CBC News, December 13, 2018
Mississauga will take down all “Indigenous-themed” imagery, symbols and names from city-owned sports facilities as part of a settlement worked out before the Human Rights Tribunal of Ontario, according to the man who initiated the case.
Details of the agreement were revealed Thursday by Bradley Gallant, a Mississauga resident of Mi’kmaq descent, and his legal counsel. Gallant originally brought an application before the tribunal in March 2015, alleging discrimination under the province’s human rights code.
At the time, some five youth hockey clubs playing and practising at city-owned arenas were using mascots, logos and other imagery that Gallant and his lawyer, Matt McPherson, argued were harmful to the wellbeing of Indigenous people.
“We need to work to tear down the structures of discrimination, and we can start with the continued use of Indigenous peoples as mascots for sports teams,” Gallant said.
“These types of images and mascots are harmful and have a negative effect on both Indigenous and non-Indigenous kids,” he continued.
Over the course of nine hearings held over a two-year period, Gallant and McPherson presented expert testimony on the harmful psychological consequences Indigenous people can experience when presented with trivializing imagery.
The tribunal eventually invited the province’s human rights commission to take up intervener status in the case.
The two sides were able to reach an agreement, mediated by the tribunal, at the end of November.
The City of Mississauga also agreed to:
- Add more learning materials on reconciliation to its diversity and inclusion training for staff.
- Develop a new policy to govern the use of Indigenous images and themes at its sports facilities, in concert with the Mississaugas of the New Credit First Nation and a number of advocacy groups.
Gallant said the commitments are a “positive step forward to ensure the equality and to protect the dignity and well-being of First Nations.”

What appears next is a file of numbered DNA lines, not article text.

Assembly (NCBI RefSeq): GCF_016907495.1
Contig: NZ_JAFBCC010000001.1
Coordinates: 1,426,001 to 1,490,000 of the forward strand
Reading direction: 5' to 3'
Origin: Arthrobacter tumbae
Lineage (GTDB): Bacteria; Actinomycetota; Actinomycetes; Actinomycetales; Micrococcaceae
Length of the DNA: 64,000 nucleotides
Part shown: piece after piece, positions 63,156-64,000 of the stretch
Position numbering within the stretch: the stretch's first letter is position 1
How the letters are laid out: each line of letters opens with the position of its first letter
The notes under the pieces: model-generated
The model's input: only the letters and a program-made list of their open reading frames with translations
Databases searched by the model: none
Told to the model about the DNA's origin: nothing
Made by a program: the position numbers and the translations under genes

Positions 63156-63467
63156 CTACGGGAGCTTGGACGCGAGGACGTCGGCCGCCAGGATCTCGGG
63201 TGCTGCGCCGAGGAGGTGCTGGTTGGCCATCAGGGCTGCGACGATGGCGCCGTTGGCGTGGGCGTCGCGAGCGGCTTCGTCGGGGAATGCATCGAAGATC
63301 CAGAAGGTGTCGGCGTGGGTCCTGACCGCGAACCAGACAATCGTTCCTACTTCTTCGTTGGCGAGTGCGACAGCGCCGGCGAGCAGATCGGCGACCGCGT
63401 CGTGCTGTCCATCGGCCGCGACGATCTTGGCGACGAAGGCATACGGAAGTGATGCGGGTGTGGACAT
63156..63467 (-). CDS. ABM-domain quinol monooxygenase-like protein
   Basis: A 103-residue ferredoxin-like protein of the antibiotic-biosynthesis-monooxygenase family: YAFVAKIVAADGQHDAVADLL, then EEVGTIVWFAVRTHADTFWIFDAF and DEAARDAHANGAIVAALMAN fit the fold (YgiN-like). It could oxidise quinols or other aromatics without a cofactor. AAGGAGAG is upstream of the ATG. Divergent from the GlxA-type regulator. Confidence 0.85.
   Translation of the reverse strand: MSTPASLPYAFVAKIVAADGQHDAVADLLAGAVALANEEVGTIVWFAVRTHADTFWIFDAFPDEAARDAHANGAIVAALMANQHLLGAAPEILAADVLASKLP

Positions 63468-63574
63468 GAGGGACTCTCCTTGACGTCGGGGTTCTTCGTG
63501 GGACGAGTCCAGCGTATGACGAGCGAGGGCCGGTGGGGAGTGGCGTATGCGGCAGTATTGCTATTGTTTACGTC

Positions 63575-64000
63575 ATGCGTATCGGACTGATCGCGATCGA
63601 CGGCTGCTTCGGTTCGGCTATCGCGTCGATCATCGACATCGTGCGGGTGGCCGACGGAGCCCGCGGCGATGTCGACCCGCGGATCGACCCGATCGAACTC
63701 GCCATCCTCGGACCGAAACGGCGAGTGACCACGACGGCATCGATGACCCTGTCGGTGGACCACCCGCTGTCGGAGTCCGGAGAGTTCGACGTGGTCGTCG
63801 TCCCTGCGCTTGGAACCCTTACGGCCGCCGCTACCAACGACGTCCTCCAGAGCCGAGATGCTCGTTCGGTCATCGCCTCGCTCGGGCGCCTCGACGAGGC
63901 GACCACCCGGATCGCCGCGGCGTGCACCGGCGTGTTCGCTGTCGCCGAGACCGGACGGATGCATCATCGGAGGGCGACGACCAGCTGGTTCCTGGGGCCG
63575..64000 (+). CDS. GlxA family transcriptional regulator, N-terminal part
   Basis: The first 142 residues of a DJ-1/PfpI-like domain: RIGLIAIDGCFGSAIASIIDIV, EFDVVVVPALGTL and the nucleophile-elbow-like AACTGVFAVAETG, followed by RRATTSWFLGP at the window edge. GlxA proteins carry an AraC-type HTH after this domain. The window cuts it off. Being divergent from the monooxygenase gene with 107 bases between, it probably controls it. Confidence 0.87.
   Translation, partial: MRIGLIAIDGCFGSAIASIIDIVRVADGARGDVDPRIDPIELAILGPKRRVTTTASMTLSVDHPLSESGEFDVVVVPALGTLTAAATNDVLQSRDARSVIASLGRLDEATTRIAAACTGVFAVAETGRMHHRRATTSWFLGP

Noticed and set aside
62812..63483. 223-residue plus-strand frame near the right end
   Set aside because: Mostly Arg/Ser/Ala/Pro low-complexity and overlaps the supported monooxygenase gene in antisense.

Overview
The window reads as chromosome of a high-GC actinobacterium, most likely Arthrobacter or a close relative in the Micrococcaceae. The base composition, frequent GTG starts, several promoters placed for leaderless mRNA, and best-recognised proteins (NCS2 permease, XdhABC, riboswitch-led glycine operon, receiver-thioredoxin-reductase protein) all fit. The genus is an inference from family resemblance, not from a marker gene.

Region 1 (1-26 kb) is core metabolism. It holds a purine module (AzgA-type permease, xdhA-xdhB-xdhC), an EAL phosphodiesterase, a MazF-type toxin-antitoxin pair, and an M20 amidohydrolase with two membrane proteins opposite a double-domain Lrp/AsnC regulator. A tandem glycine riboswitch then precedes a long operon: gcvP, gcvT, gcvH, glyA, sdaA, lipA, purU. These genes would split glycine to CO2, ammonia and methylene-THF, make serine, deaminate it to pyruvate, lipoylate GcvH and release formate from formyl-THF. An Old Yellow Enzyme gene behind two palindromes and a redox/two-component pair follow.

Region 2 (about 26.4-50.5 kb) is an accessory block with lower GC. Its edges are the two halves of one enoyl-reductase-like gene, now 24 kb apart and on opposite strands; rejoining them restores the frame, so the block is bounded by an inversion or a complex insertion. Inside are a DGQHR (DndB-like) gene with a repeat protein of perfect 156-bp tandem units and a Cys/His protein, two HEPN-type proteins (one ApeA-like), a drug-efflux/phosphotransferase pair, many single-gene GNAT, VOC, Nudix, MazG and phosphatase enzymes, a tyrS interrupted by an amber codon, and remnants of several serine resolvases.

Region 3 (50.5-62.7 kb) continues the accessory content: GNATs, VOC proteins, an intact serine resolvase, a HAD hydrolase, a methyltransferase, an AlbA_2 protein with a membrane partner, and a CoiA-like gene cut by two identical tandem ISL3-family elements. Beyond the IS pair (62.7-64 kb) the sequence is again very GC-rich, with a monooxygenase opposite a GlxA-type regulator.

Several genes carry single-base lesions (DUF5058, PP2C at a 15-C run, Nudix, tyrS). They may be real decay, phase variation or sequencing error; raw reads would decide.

He hopes the settlement will encourage people in other jurisdictions to bring applications forward to the human rights tribunal to have Indigenous-themed mascots banned elsewhere.
“This stuff has got to stop,” he said.
A spokesperson for the city did not respond to a request for comment.
Gallant also recently reached a similar settlement with the Dufferin-Peel Catholic District Board as part of a different case he initiated in the summer of 2017.
As part of that agreement, the board, which confirmed its agreement with Gallant in an email to CBC Toronto, says it will change its dress code to explicitly prohibit “the wearing of any clothing with messages containing offensive content, including the use of Indigenous symbols and imagery.”
School board spokesperson Bruce Campbell said any student wearing a logo will be asked to cover it.
“We are looking to implement this across the system as soon as we can,” he said.
Further, students will not be allowed to have any Indigenous mascots on their backpacks and hockey bags when they’re at school or while they’re attending school events.
“I want to make sure that my daughters and other Indigenous kids won’t have to be confronted by these hurtful images and logos when they go to school,” Gallant said.